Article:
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Subject: Conclusion St. Paul Island Dx-pediton
I could feel the time slipping away and knew that soon we would have to leave the island. The number of people calling was far above my expectations. Many times you could not even get one letter. A few times I just guessed at a letter to reduce the calling stations! It was an exciting time. The adrenaline really flowed and it seemed like I hardly needed any sleep at all. I operated about 15 hours a day.
The terrain on St. Paul is very rugged. It is just like the Artic Tundra in the NWT of Canada. The highest point is about 400 ft. and there are two large lakes and the one pond near where we were. The best water streams were east of our spot and on the other side at Atlantic Cove. The trees are stunted and a tangled mess where they occur. It is impossible to walk through them very far which out having a terrible time and getting all scratched up if you can do it. It is very rocky and you don't find a lot of soil and when you do it is shallow. There are also a lot of loose rock laying around.
Conditions were not as good as the 4th but we still worked a lot of people. I did do some more RTTY and now were over 1000 contacts on RTTY. The pileups were tough, sometimes it was difficult to get even one letter. Toward night you could tell it was the week end. We were well over our goal of 10,000 contacts and personally I was over 6000 contacts.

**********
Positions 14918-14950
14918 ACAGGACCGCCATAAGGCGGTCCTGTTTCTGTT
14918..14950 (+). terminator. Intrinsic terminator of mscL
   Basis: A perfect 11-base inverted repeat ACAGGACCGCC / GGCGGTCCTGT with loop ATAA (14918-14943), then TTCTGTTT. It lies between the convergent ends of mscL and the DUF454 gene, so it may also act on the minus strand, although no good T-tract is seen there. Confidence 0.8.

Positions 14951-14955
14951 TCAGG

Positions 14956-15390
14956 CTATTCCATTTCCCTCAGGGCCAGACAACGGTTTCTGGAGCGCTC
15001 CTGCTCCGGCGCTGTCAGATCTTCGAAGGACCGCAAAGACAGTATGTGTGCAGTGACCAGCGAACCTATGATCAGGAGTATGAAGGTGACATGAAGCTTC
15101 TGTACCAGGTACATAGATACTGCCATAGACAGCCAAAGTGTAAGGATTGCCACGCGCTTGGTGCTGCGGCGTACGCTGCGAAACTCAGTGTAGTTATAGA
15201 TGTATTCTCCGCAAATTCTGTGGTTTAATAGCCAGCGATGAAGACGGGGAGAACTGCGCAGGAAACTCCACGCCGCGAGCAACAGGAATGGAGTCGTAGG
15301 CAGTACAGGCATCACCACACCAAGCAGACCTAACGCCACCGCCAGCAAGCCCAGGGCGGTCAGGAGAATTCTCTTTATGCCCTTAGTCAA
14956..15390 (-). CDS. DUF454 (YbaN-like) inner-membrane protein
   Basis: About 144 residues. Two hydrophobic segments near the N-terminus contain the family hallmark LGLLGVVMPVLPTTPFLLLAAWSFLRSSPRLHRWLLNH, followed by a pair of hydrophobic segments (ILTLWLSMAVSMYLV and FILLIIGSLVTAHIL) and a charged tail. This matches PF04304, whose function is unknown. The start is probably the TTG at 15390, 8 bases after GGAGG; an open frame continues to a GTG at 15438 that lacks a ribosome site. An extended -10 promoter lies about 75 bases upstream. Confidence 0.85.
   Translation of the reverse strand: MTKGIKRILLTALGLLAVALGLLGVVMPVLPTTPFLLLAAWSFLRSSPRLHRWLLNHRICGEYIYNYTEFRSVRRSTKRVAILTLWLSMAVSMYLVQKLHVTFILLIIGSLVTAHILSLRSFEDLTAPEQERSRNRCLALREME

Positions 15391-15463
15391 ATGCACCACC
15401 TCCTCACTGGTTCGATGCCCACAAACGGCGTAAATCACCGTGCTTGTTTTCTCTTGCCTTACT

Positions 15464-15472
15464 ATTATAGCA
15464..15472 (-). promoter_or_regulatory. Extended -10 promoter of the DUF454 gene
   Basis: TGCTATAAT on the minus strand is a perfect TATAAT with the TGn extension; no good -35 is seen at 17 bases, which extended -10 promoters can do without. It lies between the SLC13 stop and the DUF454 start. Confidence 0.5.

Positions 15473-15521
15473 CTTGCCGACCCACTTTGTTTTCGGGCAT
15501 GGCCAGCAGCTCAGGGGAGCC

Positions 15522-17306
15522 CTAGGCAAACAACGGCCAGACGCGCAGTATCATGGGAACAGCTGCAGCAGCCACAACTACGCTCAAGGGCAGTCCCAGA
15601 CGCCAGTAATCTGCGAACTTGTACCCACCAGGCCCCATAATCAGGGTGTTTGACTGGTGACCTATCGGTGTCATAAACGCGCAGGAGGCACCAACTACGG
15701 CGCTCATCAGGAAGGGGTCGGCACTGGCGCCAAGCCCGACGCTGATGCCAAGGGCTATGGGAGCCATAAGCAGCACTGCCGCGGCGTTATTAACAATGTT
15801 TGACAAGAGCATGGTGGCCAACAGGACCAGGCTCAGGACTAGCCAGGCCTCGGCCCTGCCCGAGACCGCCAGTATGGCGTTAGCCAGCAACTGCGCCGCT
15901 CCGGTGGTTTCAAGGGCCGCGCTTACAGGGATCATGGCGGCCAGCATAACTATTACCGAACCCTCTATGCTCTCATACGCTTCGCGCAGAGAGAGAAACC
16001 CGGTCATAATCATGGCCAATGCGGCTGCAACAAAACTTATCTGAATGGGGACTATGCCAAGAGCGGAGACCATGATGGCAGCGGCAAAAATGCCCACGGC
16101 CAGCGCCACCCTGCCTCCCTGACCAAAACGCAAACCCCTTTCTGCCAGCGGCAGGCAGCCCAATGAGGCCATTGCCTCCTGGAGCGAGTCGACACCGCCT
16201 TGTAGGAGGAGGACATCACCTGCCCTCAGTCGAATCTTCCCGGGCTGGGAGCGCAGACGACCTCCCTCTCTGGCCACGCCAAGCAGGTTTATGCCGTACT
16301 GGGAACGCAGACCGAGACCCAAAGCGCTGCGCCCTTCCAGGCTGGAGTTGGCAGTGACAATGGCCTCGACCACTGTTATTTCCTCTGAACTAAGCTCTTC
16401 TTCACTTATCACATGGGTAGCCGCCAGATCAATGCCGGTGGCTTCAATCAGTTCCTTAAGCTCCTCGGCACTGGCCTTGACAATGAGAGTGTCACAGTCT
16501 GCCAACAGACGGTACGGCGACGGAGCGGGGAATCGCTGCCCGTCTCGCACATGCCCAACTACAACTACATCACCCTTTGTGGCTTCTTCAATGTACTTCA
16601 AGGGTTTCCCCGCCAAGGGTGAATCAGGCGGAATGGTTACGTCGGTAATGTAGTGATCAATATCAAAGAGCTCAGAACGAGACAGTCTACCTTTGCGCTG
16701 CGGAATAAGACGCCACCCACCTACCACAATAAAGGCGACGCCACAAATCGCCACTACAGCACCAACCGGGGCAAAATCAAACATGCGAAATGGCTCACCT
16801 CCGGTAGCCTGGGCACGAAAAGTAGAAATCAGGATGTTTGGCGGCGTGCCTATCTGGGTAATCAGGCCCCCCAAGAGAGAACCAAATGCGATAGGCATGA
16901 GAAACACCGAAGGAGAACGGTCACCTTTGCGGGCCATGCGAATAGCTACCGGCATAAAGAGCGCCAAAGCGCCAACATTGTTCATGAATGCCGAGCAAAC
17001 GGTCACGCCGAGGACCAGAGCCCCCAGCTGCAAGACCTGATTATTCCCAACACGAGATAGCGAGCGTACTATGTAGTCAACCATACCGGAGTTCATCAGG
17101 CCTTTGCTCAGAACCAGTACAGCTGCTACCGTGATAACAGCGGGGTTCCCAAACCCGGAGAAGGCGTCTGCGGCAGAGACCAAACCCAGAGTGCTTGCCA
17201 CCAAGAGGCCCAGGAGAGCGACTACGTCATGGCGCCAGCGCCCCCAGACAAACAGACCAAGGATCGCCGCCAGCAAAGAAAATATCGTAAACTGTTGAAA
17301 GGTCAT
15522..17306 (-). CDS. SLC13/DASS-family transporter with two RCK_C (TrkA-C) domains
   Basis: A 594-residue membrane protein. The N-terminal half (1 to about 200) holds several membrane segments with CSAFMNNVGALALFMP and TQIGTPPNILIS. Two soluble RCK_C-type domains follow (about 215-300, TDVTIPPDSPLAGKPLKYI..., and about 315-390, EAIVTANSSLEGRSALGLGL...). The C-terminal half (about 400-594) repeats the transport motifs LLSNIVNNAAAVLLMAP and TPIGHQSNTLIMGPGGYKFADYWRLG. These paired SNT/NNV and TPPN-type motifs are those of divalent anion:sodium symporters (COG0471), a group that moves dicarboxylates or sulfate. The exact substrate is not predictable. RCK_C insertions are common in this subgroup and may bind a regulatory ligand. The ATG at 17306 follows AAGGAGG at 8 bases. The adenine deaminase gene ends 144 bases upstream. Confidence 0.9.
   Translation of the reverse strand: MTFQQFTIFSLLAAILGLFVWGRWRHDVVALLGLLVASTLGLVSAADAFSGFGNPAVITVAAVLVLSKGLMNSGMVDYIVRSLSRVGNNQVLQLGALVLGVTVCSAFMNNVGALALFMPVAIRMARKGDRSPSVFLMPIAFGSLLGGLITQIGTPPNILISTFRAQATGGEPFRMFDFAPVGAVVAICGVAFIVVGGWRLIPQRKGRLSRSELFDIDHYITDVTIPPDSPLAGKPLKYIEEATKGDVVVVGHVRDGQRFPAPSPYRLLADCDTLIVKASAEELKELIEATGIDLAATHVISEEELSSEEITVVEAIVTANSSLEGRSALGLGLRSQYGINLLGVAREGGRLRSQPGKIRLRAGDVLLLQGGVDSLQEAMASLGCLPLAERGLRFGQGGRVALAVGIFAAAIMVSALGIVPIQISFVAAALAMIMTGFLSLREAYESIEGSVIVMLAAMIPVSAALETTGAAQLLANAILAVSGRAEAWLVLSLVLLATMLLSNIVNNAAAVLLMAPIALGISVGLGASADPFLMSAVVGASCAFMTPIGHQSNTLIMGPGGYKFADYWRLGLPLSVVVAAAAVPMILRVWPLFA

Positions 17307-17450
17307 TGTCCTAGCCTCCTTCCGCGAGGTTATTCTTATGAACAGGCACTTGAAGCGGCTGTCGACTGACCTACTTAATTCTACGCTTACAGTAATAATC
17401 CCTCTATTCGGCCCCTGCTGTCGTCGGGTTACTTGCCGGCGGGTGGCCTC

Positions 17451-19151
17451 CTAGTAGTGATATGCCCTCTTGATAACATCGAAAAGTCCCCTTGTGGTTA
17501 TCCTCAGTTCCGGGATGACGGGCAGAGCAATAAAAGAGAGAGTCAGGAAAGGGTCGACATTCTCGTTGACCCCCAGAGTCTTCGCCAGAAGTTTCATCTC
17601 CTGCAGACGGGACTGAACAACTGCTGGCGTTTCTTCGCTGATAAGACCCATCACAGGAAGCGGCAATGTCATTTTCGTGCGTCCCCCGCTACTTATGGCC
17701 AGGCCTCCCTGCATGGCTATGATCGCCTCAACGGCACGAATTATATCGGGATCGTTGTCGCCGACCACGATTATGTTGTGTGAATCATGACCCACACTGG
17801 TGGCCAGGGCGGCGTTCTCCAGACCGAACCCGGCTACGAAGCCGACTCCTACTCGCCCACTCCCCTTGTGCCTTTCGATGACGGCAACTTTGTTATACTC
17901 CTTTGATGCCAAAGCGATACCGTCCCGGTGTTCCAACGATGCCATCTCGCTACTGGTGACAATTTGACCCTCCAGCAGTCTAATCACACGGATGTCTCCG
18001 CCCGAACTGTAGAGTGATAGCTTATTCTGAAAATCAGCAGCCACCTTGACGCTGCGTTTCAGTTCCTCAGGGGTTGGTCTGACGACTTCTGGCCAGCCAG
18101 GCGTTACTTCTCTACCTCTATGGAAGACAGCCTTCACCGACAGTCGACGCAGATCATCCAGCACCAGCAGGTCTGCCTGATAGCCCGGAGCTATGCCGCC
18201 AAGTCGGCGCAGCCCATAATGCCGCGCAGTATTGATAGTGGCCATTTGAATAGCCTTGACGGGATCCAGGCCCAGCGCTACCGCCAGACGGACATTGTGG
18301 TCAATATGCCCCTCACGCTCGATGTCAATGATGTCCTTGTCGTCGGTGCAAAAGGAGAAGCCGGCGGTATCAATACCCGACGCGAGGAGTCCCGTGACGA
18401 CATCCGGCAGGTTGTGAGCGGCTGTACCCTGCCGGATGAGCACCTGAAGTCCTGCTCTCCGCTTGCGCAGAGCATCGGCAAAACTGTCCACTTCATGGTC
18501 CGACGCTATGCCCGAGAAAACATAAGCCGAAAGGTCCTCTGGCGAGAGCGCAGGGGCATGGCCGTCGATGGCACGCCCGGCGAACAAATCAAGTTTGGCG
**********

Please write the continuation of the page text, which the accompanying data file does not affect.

Worked a lot of JA's on 20 meters , tried call areas and they were very, very bad, ie did not listen! Really the only time I lost my cool and gave the boys a lecture. Worked a lot of 17 and 15 and had some success on 10 and 12. Now over 12,000 and personal contacts now over 8000 so very, very pleased. We are getting all kinds of compliments on the operation. Really please that we have had the amplifer since Wednesday running 800 watts plus which has really helped and the HEX beam and verticals are working great. We got fantastic reports on 30 and 40 meters so the verticals with radials were doing well!
I really only forget three things, one to install the USB to Serial converter program on the one compuer, had it on the other, but worked around it no problem, paper for scratch which I don't need as I log on the computer but the crew the first couple of days needed it, but Holly had some extra so got covered on that. We both forgot containers to change oil but come up with a food carton and once we got oil jugs empty we used them and also found a plastic milk jug on the beach. Everything else I remembered so all the months and month of planning paid off. To bad the amplifier gave us trouble but at least we got it working after a couple of days and after Bill and Duane left we soon got it working full time. Really thankful that we finally got it to work. It really helped!